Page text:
The Texas attorney general has upheld the state pharmacy board's decision that all narrow therapeutic index Rxs may be switched with a generic. Provisions of a law that required the pharmacy board in consultation with the medical examiners board to develop a list of Rxs that could not be substituted was met, Attorney General John Cornyn ruled. In their professional judgment, the boards concluded there were no such Rxs, he said.
Aventis Behring has chosen Priority Healthcare and Caremark as the preferred providers to its AB Choice program, designed to improve the quality of life of hemophilia patients. These two specialty pharmacy providers were selected because they met Aventis' rigorous criteria, such as the ability to provide 24-hour support, help patients track their reimbursement status, and provide other ancillary services. Patients who take part in the AB Choice program can still use other pharmacies, though, for their blood plasma products, and these products need not be limited to Aventis' line.
APhA is taking over the Glaxo Wellcome Pathway Evaluation Program for Pharmacy Professionals, an interactive program designed to help students with career decisions and specialty selections. Glaxo's merger with SmithKline Beecham triggered a review that decided the program needed an administrative home more closely linked to the profession, said Margaret Dardess, v.p. for communications at GlaxoSmithKline.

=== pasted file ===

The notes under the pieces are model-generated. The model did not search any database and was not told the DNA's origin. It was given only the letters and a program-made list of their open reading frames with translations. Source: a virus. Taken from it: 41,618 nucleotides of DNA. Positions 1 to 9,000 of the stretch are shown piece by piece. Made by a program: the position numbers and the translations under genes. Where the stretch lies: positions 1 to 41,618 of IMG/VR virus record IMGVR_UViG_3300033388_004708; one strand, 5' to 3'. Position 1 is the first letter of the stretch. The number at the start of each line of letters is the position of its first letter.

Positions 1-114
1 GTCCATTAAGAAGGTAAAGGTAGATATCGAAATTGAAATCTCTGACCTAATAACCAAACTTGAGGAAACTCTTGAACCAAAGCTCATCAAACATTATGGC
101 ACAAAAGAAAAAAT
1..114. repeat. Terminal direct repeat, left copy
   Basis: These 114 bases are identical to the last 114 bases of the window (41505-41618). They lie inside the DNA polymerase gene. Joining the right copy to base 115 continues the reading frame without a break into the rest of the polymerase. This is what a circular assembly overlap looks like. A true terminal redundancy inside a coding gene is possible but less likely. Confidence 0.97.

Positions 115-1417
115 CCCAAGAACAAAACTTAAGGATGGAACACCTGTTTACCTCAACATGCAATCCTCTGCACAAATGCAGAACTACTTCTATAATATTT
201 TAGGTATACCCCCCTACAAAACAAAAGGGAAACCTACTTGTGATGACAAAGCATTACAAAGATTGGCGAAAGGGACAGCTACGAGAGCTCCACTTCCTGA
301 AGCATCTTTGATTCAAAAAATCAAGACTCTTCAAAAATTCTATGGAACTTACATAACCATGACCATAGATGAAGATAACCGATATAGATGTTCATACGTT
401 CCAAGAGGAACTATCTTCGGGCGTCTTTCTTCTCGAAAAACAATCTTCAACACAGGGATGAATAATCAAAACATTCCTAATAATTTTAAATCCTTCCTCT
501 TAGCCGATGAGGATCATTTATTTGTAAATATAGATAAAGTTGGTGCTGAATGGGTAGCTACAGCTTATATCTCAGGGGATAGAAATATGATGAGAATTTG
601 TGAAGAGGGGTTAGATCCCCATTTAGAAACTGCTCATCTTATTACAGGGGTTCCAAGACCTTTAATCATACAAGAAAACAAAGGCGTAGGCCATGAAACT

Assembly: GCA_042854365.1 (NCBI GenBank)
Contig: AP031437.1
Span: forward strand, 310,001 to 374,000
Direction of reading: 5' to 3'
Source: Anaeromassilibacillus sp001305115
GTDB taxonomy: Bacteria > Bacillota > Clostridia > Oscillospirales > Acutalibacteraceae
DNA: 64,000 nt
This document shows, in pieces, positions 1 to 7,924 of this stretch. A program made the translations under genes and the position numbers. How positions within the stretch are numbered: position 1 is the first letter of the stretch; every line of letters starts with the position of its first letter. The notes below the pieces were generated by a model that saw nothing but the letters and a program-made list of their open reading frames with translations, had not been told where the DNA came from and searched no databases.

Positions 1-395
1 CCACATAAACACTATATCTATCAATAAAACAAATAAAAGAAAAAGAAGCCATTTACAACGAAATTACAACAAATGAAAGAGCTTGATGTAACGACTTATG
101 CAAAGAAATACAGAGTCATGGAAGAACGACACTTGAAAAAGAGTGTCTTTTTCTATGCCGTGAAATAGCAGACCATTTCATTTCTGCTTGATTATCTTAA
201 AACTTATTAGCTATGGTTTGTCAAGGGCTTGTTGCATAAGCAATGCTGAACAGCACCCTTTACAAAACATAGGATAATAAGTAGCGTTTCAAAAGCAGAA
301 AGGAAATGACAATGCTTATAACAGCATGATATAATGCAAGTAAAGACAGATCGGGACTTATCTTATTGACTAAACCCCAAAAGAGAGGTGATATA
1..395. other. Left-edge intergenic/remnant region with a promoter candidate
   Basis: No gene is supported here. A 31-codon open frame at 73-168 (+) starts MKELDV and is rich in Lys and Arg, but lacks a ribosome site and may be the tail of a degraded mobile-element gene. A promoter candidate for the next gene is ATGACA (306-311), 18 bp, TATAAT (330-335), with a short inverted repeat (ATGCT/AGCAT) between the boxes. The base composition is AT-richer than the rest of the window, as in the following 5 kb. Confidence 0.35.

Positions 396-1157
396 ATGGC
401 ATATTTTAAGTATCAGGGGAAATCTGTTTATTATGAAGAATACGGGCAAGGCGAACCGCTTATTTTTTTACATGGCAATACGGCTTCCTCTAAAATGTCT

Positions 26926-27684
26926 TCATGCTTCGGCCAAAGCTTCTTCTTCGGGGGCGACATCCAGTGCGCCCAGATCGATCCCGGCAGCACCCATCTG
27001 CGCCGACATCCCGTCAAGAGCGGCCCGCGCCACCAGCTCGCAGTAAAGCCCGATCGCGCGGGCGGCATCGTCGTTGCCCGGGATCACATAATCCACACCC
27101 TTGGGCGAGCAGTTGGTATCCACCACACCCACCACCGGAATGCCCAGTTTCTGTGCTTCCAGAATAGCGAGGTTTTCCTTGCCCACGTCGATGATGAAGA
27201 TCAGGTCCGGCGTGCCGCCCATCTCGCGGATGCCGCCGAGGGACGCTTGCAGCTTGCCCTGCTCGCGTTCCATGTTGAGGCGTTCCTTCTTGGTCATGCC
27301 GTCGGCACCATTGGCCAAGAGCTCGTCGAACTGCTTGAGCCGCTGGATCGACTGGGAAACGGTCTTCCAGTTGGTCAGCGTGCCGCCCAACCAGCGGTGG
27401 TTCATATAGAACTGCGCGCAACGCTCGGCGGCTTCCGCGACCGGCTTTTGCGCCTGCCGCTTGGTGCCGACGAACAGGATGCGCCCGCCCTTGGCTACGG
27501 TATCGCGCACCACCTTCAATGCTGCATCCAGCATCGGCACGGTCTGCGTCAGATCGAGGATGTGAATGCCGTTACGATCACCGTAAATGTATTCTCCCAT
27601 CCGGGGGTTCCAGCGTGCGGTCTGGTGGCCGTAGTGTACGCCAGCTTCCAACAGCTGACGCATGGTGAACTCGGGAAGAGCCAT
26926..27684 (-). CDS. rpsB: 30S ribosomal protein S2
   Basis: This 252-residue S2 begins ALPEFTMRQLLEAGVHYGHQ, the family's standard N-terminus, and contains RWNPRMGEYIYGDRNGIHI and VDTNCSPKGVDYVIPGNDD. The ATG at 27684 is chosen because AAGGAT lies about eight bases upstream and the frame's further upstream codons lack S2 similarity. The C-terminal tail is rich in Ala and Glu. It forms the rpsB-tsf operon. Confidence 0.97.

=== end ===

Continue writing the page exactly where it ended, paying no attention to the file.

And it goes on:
ConsumerLab.com has found that only 14 of 27 products evaluated in its Multivitamin and Multimineral Product Review achieved full "CL Approved Quality" status. Problems found among products included less than the claimed amounts of ingredients, inadequate ability to disintegrate, and ingredient levels exceeding new Tolerable Upper Intake Levels (ULs). Levels above the UL can be toxic. Other findings are available at www.consumerlab.com.
The FDA has approved AstraZeneca's orally disintegrating version of its migraine drug for adults, Zomig (zolmitriptan). The new treatment option, which will be known as Zomig-ZMT 2.5 mg, is an orange-flavored tablet, which disperses in seconds on the tongue, with saliva triggering a mild effervescent reaction. The drug is quickly released in the mouth and swallowed easily without the need for water.
NCPA's disease management arm, the National Institute for Pharmacist Care Outcomes (NIPCO), has partnered with Amgen to train community pharmacists in the use of biotech drugs to manage rheumatoid arthritis. The 15-hour certificate program will be offered in print, live, and on-line formats.
OraPharma's Arestin (minocycline HCl microspheres) has been approved by the FDA and will soon be available in dentists' offices. Arestin is indicated for the adjunctive treatment of adult periodontitis following scaling and root planing. It uses patented microsphere technology to deliver the antibiotic minocycline beneath the gums and does not require mixing or refrigeration, allowing dentists to optimize patient chair time.
Marina Marketos. Latelines. Drug Topics 2001;5:9.